PHILIPPINES - Images of what is left of the Philippine coastal town of Tacloban after the deadly Haiyan Typhoon on Nov. 8 reminds us of the city of Banda Aceh in the wake of the December 2004 tsunami. The scale and extent of destruction looked similar, although the casualty figures are considerably less this time.
In Aceh, an estimated 170,000 people died while in the Philippines, the early figure of 10,000 in Tacloban alone may turn out to be too high, but it helped to jolt international attention and response. The Philippine government has counted less than 3,000 bodies so far, but the number is still rising.
By now, if the Aceh experience is of any help, we must look at how many people survived instead of how many people died in the typhoon and storm and who is in need of help. Now, one week later, frustration and anger is growing among the survivors because help - food, water and medicine - is not reaching them in large enough quantities and not fast enough. Many more could die of neglect unless the Philippine government and military act faster to get relief to those who need it the most.
In spite of the early warning system in place, and the joint drills on disaster relief operation held by countries and militaries in the region, no amount of preparation would have ever been enough for the force of destruction unleashed by Haiyan. Rather than finger-pointing, the Philippine government should focus on getting the disaster relief operations underway, with the help of friends and neighbours.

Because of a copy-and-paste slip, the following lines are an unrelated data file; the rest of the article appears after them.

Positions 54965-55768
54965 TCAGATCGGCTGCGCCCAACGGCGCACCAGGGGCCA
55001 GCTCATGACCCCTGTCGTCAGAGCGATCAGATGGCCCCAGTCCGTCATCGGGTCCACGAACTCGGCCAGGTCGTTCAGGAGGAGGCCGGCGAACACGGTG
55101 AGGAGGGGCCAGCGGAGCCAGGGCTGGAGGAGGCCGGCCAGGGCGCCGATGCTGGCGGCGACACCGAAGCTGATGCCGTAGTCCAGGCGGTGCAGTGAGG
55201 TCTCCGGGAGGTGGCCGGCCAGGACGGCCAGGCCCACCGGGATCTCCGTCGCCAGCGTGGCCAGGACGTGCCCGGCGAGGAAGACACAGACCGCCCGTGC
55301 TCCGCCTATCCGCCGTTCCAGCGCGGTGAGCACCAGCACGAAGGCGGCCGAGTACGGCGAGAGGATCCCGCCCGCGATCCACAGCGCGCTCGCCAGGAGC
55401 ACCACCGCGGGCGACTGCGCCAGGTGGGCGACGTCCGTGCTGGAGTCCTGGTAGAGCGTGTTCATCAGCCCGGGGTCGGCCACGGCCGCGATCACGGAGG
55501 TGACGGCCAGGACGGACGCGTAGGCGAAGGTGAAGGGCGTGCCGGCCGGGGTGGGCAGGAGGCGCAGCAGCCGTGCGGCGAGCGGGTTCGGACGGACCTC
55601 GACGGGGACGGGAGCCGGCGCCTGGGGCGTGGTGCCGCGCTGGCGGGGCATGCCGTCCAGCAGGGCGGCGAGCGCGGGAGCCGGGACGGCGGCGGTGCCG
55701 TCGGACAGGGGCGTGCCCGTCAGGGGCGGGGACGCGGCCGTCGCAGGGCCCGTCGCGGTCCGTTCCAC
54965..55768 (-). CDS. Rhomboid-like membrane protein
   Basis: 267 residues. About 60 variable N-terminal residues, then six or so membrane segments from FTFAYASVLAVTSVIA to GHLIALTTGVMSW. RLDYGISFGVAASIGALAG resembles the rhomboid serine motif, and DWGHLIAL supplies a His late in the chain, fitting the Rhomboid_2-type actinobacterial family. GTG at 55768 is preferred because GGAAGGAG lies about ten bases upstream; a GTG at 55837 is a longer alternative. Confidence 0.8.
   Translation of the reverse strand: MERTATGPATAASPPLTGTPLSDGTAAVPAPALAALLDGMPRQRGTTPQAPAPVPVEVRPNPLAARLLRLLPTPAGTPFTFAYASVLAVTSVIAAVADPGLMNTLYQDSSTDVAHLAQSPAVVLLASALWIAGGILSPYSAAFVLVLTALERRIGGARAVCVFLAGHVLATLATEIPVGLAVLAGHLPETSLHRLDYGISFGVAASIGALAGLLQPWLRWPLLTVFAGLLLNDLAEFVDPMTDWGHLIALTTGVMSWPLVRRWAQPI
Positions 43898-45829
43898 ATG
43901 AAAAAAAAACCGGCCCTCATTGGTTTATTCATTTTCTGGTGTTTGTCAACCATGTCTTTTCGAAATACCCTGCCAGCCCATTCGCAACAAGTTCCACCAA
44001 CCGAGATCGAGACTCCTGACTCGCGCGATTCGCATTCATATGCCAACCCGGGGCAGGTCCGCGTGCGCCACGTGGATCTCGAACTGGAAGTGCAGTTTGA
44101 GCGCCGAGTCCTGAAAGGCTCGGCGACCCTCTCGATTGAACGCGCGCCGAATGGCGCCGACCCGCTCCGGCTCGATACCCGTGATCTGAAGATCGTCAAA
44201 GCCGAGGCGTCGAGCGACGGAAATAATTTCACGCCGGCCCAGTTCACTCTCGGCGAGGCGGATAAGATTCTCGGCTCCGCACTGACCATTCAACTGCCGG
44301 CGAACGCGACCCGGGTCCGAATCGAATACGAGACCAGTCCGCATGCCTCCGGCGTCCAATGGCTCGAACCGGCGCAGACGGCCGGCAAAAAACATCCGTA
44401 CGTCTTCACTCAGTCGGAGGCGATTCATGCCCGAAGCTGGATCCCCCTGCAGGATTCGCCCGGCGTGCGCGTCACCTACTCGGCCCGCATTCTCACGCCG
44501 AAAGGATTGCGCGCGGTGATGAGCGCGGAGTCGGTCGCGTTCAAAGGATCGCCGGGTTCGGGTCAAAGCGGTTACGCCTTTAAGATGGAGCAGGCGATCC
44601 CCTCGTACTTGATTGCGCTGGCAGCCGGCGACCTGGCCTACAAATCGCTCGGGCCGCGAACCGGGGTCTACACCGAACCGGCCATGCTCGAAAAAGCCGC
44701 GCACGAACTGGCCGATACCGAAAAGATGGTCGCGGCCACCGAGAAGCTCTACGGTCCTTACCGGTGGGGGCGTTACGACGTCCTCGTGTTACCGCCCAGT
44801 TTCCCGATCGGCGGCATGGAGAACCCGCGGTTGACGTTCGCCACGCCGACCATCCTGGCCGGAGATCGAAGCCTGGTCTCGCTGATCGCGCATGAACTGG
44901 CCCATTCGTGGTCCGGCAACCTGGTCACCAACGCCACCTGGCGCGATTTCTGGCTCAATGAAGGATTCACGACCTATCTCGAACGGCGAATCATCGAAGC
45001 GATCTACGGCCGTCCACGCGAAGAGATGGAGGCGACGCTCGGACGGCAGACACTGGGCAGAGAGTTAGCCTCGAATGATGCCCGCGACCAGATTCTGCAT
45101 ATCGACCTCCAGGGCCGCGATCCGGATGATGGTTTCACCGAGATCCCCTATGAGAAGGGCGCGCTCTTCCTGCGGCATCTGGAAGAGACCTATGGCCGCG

It's good to see Indonesia taking the initiative to be one of the first to extend help, and that one plane load of food and medicines had already left for the Philippines. Indonesia, particularly the people of Aceh, remembers well the generosity of the people around the world when it needed help the most in 2004. It is only appropriate for Indonesia to reciprocate whenever it can. And here is one such opportunity.
Indonesia should also help with the efforts to save the survivors and to rebuild and reconstruct the devastated areas, so that people can return to their normal lives as soon as possible.
Indonesia could share or use its experience in how it handled Aceh's post-tsunami, and give a list of the do's and don'ts for the Philippines in rebuilding Tacloban and other affected areas. One may recall that the disaster relief operation in Aceh in 2004 saw the largest ever peacetime military operation involving more than a dozen military from around the world.